The holidays are here, which means the new year is about to ring in. As the end of the year approaches, we are looking back on 2022 trends and statistics to help us anticipate, learn, and grow in 2023. We continue to navigate a new normal in the job market as we move past the ever-lasting effects of the pandemic. One thing is for certain: it’s not the same as it was in 2020 and it never will be what it once was again. What did job seekers expect in 2022? How is the relationship between potential employers and candidates? Keep reading to find out.
The term of ‘The Great Resignation’ came to life in late 2020 and still continues to be an economic trend going into 2023. According to Gartner, Inc., employee turnover was anticipated to jump 20% from the previous year, and the numbers from 2022 show just that. And according to iHire’s 2022 Talent Retention Report, there were about 34.5 million resignations from January to August. In their conducted survey of 2,665 workers, 41% reported that they had voluntarily left a job in the past year. Human resource managers everywhere are confirming that retention is a concern in the current market.
A big reason that the workforce has seen so much turnover in 2022 is because of raised standards from the job seeker side of the equation. Since the job market has shifted to be in favor of job seekers, their standards for employers are at an all time high when it comes to a number of factors. Employees are desiring and demanding more from companies when it comes to flexibility, pay, job security, work-life balance, and more. Simply take a scroll through LinkedIn and you’ll see many users speaking out on these topics.
Labor Participation Rate
The labor participation rate is ending the year on a four month low in November at 62.1% according to Trading Economics. Despite the fact that employers are adding more jobs than expected, the work force is still shrinking. In an article by CBS News, they note that the number of people working or looking for a job in November dropped 186,000. Why? Many theorize that it comes from a lack of willingness to work. Many lost their jobs in the pandemic and were granted financial flexibility for quite some time. Post-pandemic, more and more people don’t have a desire to go back out to work. Outside of this, the same article reports that sickness is still keeping people away as well.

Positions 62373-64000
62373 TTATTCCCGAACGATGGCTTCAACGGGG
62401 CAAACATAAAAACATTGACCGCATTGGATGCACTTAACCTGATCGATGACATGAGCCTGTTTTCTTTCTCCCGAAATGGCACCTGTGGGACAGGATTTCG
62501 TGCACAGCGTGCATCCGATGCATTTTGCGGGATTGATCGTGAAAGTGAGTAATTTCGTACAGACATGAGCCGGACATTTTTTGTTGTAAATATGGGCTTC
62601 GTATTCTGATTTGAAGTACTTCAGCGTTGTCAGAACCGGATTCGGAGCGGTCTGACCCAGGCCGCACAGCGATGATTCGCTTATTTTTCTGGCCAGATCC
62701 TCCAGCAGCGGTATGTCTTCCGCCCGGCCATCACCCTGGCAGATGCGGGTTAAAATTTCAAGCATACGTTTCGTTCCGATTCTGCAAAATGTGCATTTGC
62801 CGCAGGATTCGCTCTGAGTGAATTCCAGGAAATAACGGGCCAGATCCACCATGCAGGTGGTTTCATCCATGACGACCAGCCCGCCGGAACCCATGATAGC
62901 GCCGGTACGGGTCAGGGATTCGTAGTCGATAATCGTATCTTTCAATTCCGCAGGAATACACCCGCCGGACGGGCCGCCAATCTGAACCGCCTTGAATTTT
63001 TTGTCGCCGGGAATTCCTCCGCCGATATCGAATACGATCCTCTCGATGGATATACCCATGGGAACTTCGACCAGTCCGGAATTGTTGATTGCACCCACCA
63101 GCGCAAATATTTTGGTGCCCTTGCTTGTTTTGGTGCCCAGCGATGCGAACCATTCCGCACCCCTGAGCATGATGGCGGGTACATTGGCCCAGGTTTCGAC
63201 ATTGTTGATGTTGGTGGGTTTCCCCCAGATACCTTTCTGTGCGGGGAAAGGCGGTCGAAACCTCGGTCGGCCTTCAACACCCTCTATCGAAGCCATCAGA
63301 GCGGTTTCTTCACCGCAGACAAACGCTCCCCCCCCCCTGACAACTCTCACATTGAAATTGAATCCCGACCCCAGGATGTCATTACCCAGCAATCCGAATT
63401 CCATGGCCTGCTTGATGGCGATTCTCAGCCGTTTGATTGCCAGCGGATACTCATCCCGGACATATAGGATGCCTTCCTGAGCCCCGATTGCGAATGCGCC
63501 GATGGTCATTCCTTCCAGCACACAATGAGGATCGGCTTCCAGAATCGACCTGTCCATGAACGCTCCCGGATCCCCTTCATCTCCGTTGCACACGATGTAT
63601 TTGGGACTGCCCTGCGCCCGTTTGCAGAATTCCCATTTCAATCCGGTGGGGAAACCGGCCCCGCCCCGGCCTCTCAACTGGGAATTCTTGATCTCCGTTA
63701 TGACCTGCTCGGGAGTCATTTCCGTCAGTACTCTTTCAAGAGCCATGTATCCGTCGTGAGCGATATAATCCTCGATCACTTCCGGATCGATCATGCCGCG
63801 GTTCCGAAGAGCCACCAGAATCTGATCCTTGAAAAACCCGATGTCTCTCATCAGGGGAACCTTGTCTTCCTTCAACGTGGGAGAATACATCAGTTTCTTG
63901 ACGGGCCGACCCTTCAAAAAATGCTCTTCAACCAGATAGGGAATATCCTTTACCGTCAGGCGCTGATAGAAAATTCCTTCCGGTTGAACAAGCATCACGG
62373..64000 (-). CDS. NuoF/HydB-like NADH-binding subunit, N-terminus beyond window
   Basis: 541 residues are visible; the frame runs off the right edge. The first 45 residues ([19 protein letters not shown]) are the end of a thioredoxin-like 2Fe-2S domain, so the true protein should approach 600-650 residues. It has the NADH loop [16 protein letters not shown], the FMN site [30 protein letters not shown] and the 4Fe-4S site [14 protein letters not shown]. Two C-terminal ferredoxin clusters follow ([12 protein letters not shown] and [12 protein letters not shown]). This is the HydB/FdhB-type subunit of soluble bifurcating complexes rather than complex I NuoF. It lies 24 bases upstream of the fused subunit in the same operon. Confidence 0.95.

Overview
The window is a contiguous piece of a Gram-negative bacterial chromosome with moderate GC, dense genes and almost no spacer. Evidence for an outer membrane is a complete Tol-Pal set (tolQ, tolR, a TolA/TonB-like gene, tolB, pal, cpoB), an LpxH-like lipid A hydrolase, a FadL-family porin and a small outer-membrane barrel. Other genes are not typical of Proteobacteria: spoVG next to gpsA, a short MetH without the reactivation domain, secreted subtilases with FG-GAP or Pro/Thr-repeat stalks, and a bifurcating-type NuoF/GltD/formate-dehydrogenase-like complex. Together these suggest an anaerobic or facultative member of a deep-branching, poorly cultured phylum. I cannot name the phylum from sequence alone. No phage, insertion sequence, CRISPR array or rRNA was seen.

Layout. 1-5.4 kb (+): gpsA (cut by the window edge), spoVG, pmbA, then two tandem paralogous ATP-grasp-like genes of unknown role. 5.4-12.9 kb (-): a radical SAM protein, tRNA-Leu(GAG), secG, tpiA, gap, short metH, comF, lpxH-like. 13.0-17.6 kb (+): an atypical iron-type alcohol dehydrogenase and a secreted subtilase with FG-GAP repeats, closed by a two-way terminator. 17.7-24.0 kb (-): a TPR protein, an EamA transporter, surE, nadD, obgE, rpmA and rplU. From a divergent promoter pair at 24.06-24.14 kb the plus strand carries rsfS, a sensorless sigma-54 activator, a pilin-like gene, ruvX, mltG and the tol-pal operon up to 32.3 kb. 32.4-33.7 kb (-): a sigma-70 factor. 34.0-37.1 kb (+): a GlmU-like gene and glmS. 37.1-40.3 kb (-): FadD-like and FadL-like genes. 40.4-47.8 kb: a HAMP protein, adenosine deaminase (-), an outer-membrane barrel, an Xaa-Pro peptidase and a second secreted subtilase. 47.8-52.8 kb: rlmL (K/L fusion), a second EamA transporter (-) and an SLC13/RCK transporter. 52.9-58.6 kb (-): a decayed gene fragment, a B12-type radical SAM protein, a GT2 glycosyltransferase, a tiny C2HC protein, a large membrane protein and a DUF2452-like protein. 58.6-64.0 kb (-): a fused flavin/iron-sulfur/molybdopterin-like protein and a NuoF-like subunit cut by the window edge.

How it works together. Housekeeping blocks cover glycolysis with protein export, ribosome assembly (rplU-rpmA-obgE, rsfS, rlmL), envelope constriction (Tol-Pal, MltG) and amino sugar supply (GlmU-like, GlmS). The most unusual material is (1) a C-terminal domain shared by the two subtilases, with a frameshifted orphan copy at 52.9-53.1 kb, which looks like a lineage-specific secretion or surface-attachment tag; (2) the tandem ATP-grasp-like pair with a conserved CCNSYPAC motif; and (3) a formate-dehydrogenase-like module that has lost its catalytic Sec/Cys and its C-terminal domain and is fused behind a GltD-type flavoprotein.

During the pandemic, many employers were forced to transition into remote work. Consequently, years after, employees are still expecting the same options regardless of pandemic concern. The work force became comfortable in remote and hybrid settings with many employees resisting to go back to the office, some even threatening to quit their jobs. In fact, an article by CodeSubmit reports that 97% (yes that’s right) want their job to be at least partially remote in the future. Interestingly enough, PR Newswire – Owl Labs reported that companies with remote work options experience 25% less turnover.
The workforce is ever changing and it’s extremely important to not only recognize these changes and trends, but adapt to them. What’s in store for 2023? Check back at the end of the month!